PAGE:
The attack by the Mai-Mai militia which resulted in six Virunga National Park rangers losing their lives isn’t an isolated incident.
Francis and Fidel. A historic meeting to talk about the environment
The meeting between two leaders doesn’t always make the headlines. But it is the case of the historic meeting between Pope Francis and Fidel Castro at Havana. The pictures of the meeting.
Pope Francis and Fidel Castro together, to talk about climate and environment. An historic meeting, almost surreal, emerged from the first official visit of the Argentinean Pope in the Caribbean and communist country, from 19 to 22 September. An exchange of opinions (and presents) that lasted 30 minutes, at the residence of Castro in the capital Havana, in the only presence of his revolutionary son, Alex, who took the picture of the handshake that already became viral.
The environmental issue bonds the two leaders, and it is the key point of Francis’ papacy, in view of the climate change conference, to be held in Paris in December. It’s not difficult to imagine that among the gifts there’s a copy of the Laudato Si’ Encyclical. Pope Francis also congratulated on the re-establishment of diplomatic relations with the United States – where he will next go before being back to the Vatican – defining it “an example of reconciliation for the entire world”.
The Pope’s arrival was earlier welcomed by the President of Cuba and brother of Fidel, Raúl Castro. The visit followed with the celebration of a touching Mass in Revolution Plaza, Havana.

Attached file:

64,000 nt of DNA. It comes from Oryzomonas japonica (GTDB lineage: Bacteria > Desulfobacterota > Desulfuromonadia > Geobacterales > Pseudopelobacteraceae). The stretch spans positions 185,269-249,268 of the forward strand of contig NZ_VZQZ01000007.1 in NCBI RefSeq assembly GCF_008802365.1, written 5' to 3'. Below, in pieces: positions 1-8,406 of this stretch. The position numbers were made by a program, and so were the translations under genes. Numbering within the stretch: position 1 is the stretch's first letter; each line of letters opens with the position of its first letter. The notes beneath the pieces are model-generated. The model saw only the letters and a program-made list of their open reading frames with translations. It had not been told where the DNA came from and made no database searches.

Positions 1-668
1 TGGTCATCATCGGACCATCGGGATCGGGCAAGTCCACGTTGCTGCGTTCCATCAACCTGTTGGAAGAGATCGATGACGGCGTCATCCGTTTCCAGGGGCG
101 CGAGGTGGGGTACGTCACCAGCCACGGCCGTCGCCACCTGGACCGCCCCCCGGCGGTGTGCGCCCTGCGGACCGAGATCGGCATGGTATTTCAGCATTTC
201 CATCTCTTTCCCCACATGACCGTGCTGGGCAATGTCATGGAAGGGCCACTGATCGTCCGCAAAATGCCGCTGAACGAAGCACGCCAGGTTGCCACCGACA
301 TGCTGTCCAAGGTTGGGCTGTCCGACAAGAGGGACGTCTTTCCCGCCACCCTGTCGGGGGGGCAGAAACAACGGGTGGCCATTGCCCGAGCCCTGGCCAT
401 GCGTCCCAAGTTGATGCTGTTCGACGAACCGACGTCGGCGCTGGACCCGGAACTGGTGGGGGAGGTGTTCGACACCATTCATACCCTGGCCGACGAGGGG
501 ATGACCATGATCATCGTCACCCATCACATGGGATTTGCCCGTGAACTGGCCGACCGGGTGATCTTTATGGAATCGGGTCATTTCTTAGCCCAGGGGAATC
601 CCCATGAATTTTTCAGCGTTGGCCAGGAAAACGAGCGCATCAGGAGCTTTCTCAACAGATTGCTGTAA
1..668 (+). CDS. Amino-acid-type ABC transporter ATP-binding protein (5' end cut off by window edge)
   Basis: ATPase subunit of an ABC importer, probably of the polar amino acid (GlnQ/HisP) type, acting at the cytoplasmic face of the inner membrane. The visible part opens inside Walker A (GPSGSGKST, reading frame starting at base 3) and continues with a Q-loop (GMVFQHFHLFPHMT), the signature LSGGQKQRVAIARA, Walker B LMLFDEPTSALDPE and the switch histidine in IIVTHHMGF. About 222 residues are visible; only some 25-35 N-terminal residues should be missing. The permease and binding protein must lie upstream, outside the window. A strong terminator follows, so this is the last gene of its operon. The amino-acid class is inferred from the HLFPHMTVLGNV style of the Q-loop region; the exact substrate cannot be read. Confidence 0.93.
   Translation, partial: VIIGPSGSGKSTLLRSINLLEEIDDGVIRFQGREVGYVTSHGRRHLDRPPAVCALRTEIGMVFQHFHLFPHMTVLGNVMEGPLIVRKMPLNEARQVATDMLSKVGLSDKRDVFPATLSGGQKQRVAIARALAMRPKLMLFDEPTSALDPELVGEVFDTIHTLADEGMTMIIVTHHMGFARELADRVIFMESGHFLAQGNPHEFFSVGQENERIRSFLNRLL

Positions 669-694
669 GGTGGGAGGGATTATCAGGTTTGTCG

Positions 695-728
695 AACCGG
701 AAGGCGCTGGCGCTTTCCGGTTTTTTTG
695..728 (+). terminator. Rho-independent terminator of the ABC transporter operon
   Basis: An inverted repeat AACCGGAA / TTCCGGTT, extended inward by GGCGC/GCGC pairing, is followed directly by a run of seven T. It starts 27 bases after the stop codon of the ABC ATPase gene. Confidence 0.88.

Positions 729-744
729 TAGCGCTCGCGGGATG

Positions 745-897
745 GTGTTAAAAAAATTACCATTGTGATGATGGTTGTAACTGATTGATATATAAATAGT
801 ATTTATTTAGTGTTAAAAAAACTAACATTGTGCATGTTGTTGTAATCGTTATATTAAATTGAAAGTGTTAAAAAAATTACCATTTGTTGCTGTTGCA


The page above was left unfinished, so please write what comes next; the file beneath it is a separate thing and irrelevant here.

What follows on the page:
Ahead of Pope Francis’ visit, Cuba’s council of state decided to release 3,522 prisoners, a mix of women, inmates younger than 20 with no prior offenses, those older than 60, prisoners with illnesses, some foreigners whose countries have agreed to repatriate them and others whose terms are coming to an end.
Francis is the third Pope to visit Cuba, after his predecessors Benedict XVI and John Paul II.
Activists hail the decision not to hold the 2023 World Anthropology Congress at a controversial Indian school for tribal children as originally planned.
This year has changed the face of humanity but could also mark the end of an unsustainable lifestyle. We look back at the top 10 news stories of 2020.
In Coronation, a documentary filmed by the people of Wuhan, the dissident Chinese artist documents the government’s rigid control during lockdown.
Nobel Peace Prize winner Aung San Suu Kyi’s biography is tied with that of her parents and the history of Myanmar (formerly Burma). A story marked by nationalism, Western influence and compromises with the military.
The story of Ang Rita Sherpa, the first person in the world to climb Mount Everest 10 times without supplemental oxygen, who died aged 72.
Photojournalist Livio Senigalliesi tells his story, from the Yugoslav Wars to the Balkan Route. And through two videos, one created with journalist Raffaele Masto.
The Louise Michel is the humanitarian rescue ship saving lives in the Mediterranean. Financed by the artist Banksy, it has found a safe port in Sicily.
We must listen to witnesses on the ground who are seeing abuse, duplicity, and the dereliction of duty firsthand. Our lives depend on their voices being heard. The op-ed by Sean Thomas, International Director of Investigations at Animal Equality.